The ACNC has recently taken the step of naming and shaming Australian charities that have failed to comply with their reporting obligations.
Some 2000 Australian-based charities and NFPs are now at risk of having their charity status revoked. For NFPs, it is now more important than ever to get your accounts in order, on time.
Two thousand charities have at least two Annual Information Statements outstanding, according to the list released by the Australian Charities and Not-for-profits Commission (ACNC).
Many on the list are longstanding charities which have a physical location and provide a valued service.
Why has ACNC taken such a rigorous approach to charities?
In Australia there are approximately 56,000 organisations on the ACNC Charity Register, growing at almost 4 per cent per year – “a rate that is faster than population growth and business formation.”
Established in 2012 and conducting a major clean-up of organisations transferred to the ACNC from the Australian Taxation Office in 2013, the ACNC has continued to revoke the charity status of organisations annually. Across Australia, 196 charities were revoked in the 2017 & 2018 period.
According to the ACNC Commissioner, the Hon Dr Gary Johns, within recent years, “The number of concerns identified proactively through intelligence gathering and data-matching jumped to 20%, up from 8% in 2017.”
Why do charities and NFPs need to comply?
Charities and NFPs receive money from the public and funding from the government. Some are also funded by grants from other NFPs. Charities have financial obligations to their paid employees, their suppliers and the ATO. Furthermore, they have an important moral obligation to their volunteer base, supporters and advocates.
From a purely functional standpoint a charity’s reputation is everything, so defaulting on obligations, even if unintentional and later rectified, is a serious misstep. Public perception is based on good governance. Donators, vocal supporters of the cause and grant providers (government or private bodies) will swiftly distance themselves from a targeted organisation.
Failure to respond to notifications from ACNC will result in a loss of charity status.
Don’t be a double defaulter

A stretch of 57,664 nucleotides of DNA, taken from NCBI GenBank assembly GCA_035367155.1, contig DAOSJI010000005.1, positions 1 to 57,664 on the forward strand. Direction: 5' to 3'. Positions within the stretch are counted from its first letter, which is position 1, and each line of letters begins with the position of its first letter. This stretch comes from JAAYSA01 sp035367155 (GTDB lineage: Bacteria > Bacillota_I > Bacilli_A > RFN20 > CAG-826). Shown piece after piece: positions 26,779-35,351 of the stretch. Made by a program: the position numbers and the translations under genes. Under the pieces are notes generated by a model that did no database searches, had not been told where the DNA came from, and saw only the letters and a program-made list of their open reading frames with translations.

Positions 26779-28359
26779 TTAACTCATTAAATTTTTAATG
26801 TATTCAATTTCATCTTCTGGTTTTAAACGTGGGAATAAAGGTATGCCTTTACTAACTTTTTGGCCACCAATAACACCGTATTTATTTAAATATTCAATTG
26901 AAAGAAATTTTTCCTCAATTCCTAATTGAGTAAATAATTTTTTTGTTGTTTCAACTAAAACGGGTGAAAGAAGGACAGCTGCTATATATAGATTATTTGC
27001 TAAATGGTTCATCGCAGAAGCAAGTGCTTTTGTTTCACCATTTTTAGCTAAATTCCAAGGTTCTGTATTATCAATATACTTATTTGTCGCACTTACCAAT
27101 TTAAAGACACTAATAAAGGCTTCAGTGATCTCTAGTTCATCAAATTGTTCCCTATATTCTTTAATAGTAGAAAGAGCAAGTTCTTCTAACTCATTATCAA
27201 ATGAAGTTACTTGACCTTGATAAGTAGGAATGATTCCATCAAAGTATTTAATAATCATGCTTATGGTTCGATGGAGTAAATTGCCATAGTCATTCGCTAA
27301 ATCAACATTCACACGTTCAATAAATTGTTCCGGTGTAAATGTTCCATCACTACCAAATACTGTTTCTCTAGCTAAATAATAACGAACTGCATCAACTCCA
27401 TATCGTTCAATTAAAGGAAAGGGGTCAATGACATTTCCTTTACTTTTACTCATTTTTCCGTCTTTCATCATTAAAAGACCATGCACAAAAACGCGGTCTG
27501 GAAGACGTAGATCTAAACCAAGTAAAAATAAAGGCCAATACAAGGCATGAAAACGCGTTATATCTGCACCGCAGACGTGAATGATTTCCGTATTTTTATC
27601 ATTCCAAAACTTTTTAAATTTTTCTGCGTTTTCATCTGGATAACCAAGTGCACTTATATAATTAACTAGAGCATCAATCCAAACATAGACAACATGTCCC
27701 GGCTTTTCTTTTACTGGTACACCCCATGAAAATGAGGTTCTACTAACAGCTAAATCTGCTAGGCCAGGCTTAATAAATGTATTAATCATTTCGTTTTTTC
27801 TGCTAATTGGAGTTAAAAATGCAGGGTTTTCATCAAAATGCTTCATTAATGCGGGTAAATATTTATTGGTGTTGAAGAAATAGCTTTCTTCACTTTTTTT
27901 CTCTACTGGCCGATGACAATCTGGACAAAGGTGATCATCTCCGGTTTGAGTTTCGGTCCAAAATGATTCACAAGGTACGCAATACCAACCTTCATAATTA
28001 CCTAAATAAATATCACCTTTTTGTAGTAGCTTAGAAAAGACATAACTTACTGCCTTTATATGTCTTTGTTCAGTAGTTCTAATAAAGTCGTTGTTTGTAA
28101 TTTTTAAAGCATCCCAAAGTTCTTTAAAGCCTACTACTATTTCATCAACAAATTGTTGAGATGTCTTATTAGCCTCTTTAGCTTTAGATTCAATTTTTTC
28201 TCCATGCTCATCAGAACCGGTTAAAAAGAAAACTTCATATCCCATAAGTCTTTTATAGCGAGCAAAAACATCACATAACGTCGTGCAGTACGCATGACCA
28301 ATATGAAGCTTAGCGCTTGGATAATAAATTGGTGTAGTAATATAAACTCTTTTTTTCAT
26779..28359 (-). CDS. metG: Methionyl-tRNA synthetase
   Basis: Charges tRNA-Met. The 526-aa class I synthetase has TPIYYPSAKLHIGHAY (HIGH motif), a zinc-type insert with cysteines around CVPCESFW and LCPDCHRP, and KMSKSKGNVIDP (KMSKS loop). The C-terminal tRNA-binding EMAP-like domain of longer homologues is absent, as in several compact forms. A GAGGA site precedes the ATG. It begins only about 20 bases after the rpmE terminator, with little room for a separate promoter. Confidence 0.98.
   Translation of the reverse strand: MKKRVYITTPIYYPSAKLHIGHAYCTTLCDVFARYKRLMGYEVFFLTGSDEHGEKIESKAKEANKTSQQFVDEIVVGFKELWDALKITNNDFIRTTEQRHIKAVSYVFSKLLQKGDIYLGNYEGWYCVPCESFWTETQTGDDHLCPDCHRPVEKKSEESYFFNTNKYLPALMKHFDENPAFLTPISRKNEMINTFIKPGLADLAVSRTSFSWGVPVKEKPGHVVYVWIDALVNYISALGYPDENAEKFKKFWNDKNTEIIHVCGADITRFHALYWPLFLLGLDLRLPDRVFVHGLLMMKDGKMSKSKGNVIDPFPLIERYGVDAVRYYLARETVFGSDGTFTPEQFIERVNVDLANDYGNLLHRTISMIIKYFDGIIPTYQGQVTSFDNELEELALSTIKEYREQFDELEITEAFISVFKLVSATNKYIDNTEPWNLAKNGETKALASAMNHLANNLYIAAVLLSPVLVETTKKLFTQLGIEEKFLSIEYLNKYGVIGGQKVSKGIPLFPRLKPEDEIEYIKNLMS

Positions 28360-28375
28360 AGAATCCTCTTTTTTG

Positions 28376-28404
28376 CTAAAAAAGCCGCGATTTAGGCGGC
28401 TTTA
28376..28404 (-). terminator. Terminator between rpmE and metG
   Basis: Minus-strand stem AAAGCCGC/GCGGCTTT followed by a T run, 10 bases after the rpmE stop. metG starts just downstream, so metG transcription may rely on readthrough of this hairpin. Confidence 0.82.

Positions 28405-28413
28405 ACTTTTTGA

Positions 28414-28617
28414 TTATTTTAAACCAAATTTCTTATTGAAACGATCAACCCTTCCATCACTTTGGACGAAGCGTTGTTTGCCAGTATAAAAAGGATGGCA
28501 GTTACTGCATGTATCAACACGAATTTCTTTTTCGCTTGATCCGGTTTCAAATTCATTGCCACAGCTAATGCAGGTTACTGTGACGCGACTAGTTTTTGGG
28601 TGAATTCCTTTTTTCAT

There are several common factors behind why two thousand charities are now classed as double defaulters, yet the following could have been resolved quite easily.
Failure to maintain contact is the first simple mistake. While the ACNC makes multiple attempts to contact charities directly, it noted that some had listed incorrect contact details.
Not fully completing the AIS submissions procedure is the second simple error. Submissions must be made through its charity portal and the ACNC comments: “We have noticed that some charities have filled out their Annual Information Statement without finalising their submission”.
Falling behind with the AIS statement. Punctuality is now written into the compliance requirements. It isn’t good enough to blame infrequent committee meetings or key person dependency on a staff member who happens to be overseas or in hospital.
Hopscotch Accounting can help with the preparation of submissions, and other reports such as grant acquittals. We can also consult with the board and track your reporting requirements.
Moving into a different threshold. Around one-third of Australia’s registered charities are medium or large organisations with annual revenue of more than $250,000. This obligates them to provide financial statements to the ACNC within six months of the end of financial year (smaller organisations might also stipulate this in their constitution). While $250,000 seems like a lot of money, some charities can slip into this threshold if they hold a one-off successful event, or they partake in a high-revenue activity – even one that is costly and results in a slim profit/fundraise.
Hopscotch Accounting can help assess your reporting requirements threshold, set up clear accounting guidelines for big events, and produce an expert AIS financial report on time where required.
Multiple separately registered charities. Approximately one-third of Australia’s registered charities have operations in more than one state, and some of our best-known organisations consist of multiple separately registered charities. They operate longstanding services that are the lifeblood of towns across Australia, from “religious groups, rural fire services and Returned & Services Leagues (RSLs), to surf life-saving clubs, childcare groups and private hospitals”. Unfortunately, the multiple registration status of some charities can confuse their approach to accounting and reporting.
Hopscotch Accounting can help assess your reporting requirements, set up clear accounting processes for multiple separately registered charities, and produce an expert AIS financial report on time where required.
We have a strong track record working with NFPs to help them grow, focus on their goals and maintain positive public perceptions. You can see what our clients say here or contact us today for an Accounting Efficiency & Risk Check where we will review your accounting operations to identify your reporting obligations and ways we can save you time and money.